Monitoring Website Traffic with a Simple Script

In the world of website management, keeping track of traffic is essential. Monitoring access logs can help you understand the volume of traffic and identify potential issues like DDoS attacks or server overloads. In this article, I will explain a simple yet effective script I wrote to monitor hourly traffic on multiple websites hosted on a server. This script can be particularly useful for anyone managing multiple sites and wanting a quick way to get an overview of traffic patterns.

Why I Wrote This Script

As a website administrator managing multiple domains, I needed a way to quickly assess the number of requests each site received in the last hour. This information is crucial for understanding traffic trends, identifying unusual spikes in traffic, and ensuring the server’s performance remains optimal. By running this script, I can get an immediate count of access requests, allowing me to take action if needed.

The Script Explained

Below is the script I use to monitor the traffic on my websites. For the sake of this article, I have replaced my actual domain paths with example domains to keep it generic and applicable to anyone managing multiple websites.

sudo grep "$(date +"%d/%b/%Y:%H" --date='1 hour ago')" /home/example1/logs/nginx/access.log | wc -l
sudo grep "$(date +"%d/%b/%Y:%H" --date='1 hour ago')" /home/example2/logs/nginx/access.log | wc -l
sudo grep "$(date +"%d/%b/%Y:%H" --date='1 hour ago')" /home/example3/logs/nginx/access.log | wc -l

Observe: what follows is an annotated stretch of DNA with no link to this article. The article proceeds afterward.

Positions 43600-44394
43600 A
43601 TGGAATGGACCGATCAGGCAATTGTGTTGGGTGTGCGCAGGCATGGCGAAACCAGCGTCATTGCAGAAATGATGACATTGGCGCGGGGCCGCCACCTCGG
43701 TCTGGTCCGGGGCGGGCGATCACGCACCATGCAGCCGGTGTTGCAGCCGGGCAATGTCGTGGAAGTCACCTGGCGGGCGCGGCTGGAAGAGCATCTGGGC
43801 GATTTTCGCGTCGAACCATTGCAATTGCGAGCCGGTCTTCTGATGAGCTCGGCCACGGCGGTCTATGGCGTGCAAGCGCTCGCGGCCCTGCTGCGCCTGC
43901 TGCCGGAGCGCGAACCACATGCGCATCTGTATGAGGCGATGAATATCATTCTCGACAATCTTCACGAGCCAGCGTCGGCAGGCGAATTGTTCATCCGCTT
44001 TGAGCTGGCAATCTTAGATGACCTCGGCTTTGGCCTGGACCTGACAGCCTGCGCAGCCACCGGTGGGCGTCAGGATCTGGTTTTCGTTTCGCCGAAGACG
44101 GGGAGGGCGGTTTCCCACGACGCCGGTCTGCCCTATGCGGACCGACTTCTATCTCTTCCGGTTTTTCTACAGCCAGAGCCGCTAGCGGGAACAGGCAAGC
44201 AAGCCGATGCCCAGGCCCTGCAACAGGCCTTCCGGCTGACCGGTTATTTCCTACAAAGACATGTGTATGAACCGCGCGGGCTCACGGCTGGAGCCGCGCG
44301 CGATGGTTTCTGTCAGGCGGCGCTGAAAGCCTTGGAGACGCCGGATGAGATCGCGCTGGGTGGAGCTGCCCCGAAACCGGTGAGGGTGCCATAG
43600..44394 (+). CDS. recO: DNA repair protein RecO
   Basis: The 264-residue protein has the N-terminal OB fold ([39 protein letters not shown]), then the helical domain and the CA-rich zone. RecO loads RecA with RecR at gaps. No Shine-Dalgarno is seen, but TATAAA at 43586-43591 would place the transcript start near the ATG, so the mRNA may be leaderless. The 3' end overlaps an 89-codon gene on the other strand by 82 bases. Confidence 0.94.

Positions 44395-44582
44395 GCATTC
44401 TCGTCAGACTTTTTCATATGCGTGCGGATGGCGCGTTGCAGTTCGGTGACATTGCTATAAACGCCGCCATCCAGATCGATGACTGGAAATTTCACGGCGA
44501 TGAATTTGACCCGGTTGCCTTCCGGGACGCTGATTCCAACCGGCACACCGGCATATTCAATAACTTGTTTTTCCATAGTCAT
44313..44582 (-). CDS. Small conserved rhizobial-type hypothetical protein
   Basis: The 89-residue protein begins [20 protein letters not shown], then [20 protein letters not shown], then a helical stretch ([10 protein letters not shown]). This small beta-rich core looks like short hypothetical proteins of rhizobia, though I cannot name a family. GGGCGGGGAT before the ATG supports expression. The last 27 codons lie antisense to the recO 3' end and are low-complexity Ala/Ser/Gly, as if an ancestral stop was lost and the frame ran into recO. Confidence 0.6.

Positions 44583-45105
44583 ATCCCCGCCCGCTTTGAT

sudo grep "$(date +"%d/%b/%Y:%H" --date='1 hour ago')" /home/example4/logs/nginx/access.log | wc -l

Breaking Down the Script

Let’s break down what each part of the script does:

  1. Date Command: $(date +"%d/%b/%Y:%H" --date='1 hour ago')
    • This command generates a timestamp for one hour ago, formatted as day/month/year:hour.
    • This format matches the timestamp in NGINX access logs.
  2. Grep Command: sudo grep "$(date +"%d/%b/%Y:%H" --date='1 hour ago')" /home/example1/logs/nginx/access.log
    • sudo grep searches the access log for entries that match the timestamp generated by the date command.
    • It reads the access log file for the specified domain (/home/example1/logs/nginx/access.log).
  3. Count Command: | wc -l
    • This part of the command pipes (|) the output of grep to wc -l.
    • wc -l counts the number of lines returned by grep, which corresponds to the number of access requests in the last hour.

Running the Script

To run this script, simply execute it in your terminal. You can also create a cron job to automate this process and get hourly reports without manual intervention.

Use Case and Benefits

This script is particularly useful for:

  • Website Administrators: Quickly assess the traffic to multiple websites.
  • Security Monitoring: Identify unusual spikes that might indicate a DDoS attack.
  • Performance Tuning: Understand traffic patterns and optimize server resources accordingly.

By monitoring your traffic hourly, you can proactively manage your server’s performance and security. This simple script provides immediate insights without the need for complex monitoring tools.


I hope this script helps you manage your websites more effectively. It has certainly made my job easier by providing quick, actionable insights into my server’s traffic. If you have any questions or suggestions, feel free to reach out. Does this script help you manage your website traffic? Let me know how it works for you!

Feel free to customize the script and article to better fit your specific needs and environments. Happy monitoring!

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